As the ICO published its response to the Department for Science, Innovation and Technology’s (“DSIT“) long awaited White Paper ‘AI regulation: a pro-innovation approach’ (the “White Paper“) last week, we take a closer look at the “adaptable approach” set out in the White Paper, to future proof AI regulation through a context-specific and sector-led approach in line with five common principles.For analysis of the ICO’s response please refer to our April Data Wrap here.
Spotlight on AI
In an effort for the UK to become a leader in technology and take advantage of Brexit freedoms, the Government has announced plans to increase investment, improve regulation and stimulate growth in technology and science, with a particular focus on artificial intelligence (”AI”) in the UK. Amongst other things, these plans include regulatory reform, the commitment of up to £3.5 billion in investment in technology and science and have been set out in the newly released:
- 2023 Spring Budget;
- Vallance Report;
- Updated ICO guidance on AI & data protection; and
- the White Paper ‘AI regulation: a pro-innovation approach’.
In recognition of the significant advancements and contributions made possible through the use of AI, the Government has credited AI as one of the five technologies of tomorrow in the UK Science and Technology Framework policy paper published on 6 March 2023.
In light of this, the White Paper was published by the DSIT on 29 March 2023 and saw a particular focus on AI regulation, in line with the Government’s National AI Strategy (the “Strategy”) with a view to securing the UK’s place as an AI superpower by 2030.
For further information on the 2023 Spring Budget, the Vallance Report and ICO guidance on AI & data protection please refer to our blog post here.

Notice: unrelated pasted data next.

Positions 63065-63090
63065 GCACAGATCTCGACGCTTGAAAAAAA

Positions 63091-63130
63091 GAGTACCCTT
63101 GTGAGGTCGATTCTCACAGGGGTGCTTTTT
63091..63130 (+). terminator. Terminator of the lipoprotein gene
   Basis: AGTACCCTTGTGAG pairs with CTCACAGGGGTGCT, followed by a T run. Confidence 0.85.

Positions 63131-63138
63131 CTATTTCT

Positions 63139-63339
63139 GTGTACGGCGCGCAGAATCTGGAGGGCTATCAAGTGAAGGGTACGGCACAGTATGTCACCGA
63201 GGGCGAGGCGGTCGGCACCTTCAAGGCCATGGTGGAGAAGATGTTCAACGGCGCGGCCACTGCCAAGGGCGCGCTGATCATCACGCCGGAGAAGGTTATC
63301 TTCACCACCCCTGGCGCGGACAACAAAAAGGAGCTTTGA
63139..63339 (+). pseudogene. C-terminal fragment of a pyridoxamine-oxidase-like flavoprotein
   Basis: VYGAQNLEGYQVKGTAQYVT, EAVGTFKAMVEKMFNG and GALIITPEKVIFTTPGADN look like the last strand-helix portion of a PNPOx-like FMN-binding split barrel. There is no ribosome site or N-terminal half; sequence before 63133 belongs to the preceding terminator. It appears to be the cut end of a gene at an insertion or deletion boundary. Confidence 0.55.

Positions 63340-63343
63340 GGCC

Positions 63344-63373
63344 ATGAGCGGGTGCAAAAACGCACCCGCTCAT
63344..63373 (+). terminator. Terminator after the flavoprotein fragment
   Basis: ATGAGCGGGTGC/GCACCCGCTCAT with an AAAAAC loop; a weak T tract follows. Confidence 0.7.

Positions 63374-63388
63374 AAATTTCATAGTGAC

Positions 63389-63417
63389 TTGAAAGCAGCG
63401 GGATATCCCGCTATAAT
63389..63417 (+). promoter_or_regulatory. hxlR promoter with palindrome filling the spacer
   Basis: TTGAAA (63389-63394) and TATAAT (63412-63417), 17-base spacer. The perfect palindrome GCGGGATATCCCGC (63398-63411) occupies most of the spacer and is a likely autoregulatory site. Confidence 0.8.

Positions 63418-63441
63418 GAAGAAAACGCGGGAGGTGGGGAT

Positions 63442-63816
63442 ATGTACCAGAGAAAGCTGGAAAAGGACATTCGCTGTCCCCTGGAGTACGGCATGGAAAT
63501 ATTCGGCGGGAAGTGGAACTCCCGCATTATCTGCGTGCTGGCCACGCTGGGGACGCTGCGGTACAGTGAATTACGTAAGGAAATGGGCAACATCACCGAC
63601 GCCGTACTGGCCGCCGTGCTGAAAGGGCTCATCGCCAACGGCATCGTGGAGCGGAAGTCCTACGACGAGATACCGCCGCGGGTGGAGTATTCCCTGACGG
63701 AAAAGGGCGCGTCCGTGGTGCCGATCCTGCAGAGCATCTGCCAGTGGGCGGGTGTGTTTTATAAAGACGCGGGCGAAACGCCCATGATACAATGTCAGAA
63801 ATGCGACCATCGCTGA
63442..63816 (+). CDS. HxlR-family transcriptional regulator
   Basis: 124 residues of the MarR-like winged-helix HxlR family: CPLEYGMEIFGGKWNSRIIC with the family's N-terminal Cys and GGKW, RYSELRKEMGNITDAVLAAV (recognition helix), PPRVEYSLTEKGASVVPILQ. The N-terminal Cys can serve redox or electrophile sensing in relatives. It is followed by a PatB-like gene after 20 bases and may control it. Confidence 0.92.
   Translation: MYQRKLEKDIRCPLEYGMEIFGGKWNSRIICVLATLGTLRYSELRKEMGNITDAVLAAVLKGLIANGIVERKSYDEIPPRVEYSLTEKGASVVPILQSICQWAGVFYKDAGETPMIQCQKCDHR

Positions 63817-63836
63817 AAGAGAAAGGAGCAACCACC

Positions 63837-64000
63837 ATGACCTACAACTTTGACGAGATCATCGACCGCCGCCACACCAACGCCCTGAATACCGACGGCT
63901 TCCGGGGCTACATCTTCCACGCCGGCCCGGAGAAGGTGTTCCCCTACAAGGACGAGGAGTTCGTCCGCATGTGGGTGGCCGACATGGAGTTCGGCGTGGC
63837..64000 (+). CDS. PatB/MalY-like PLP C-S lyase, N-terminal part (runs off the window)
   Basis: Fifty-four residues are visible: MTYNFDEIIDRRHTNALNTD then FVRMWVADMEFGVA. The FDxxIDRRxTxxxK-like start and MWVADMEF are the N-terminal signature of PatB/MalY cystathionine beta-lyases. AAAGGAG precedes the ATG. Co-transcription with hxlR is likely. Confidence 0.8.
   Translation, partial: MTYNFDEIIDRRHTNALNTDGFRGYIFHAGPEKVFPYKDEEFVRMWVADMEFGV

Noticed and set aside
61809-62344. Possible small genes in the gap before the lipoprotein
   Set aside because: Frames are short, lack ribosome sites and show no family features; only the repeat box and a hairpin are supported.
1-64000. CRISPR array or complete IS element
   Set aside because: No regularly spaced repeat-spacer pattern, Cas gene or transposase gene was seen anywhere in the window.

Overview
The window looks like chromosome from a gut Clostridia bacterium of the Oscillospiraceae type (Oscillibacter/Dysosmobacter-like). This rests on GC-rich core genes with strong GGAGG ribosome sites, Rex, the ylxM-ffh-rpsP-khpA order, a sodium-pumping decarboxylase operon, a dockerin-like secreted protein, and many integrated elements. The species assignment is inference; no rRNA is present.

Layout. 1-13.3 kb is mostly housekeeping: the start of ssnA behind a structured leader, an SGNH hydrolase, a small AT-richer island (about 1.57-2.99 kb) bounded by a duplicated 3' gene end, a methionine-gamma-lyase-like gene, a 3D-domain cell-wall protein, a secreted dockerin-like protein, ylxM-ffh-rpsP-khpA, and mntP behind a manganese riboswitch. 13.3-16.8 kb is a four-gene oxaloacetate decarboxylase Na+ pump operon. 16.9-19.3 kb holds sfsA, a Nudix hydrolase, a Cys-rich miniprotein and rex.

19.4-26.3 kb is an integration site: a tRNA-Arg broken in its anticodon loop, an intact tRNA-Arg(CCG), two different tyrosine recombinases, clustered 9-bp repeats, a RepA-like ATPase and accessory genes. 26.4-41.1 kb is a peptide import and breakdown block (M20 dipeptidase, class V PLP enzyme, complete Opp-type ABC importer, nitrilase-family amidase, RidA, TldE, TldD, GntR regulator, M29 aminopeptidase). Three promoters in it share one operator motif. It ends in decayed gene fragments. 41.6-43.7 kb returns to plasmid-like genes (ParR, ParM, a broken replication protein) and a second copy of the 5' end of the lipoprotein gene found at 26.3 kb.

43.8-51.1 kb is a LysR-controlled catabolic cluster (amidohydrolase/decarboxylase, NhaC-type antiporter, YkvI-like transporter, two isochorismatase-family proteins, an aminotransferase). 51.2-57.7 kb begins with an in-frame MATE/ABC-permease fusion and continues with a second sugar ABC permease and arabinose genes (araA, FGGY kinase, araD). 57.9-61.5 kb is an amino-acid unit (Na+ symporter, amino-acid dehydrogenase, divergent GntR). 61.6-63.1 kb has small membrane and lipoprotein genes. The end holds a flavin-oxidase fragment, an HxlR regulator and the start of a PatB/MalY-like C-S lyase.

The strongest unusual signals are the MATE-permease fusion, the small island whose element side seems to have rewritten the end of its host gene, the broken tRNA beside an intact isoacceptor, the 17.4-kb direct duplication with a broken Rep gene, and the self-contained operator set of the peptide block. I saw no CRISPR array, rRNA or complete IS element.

For a discussion of how the UK’s approach to regulating AI provides an insight into the UK’s evolving regulatory environment, please refer to our related blog here.
Current regulatory landscape
Adopting some of the recommendations in the Vallance Review, the White Paper seeks to clarify and update the current legislative regime, identifying the top six potential risks triggered by AI as risks to human rights, safety, fairness, privacy, societal wellbeing and security. While some of these risks are already regulated by existing frameworks, such as data privacy legislation, there are stills gaps in the current uncoordinated approach to regulating AI. Misaligned regulatory regimes across industries makes compliance more costly and time-consuming and could reduce investors’ confidence in AI businesses, pushing start-ups out of the market.
A new innovative approach
The White Paper characterises the Framework with the following qualities:
- Pro-innovation: enabling rather than stifling responsible innovation.
- Proportionate: avoiding unnecessary or disproportionate burdens for businesses and regulators.
- Trustworthy: addressing real risks and fostering public trust in AI in order to promote and encourage its uptake.
- Adaptable: enabling us to adapt quickly and effectively to keep pace with emergent opportunities and risks as AI technologies evolve.
- Clear: making it easy for actors in the AI life cycle, including businesses using AI, to know what the rules are, who they apply to, who enforces them, and how to comply with them.
- Collaborative: encouraging government, regulators, and industry to work together to facilitate AI innovation, build trust and ensure that the voice of the public is heard and considered.
Intended to drive prosperity, increase public trust in AI and strengthen the UK’s global position regulating AI, the Framework is designed around 4 key elements:
The Framework aims to create a common understanding of ‘artificial intelligence’, defined by its adaptivity and autonomy. These characteristics make it difficult to explain the logic behind AI outputs and assign responsibility for any outcomes. By defining AI with these characteristics, the Government hopes to leave the Framework’s remit relatively open in anticipation of new technologies.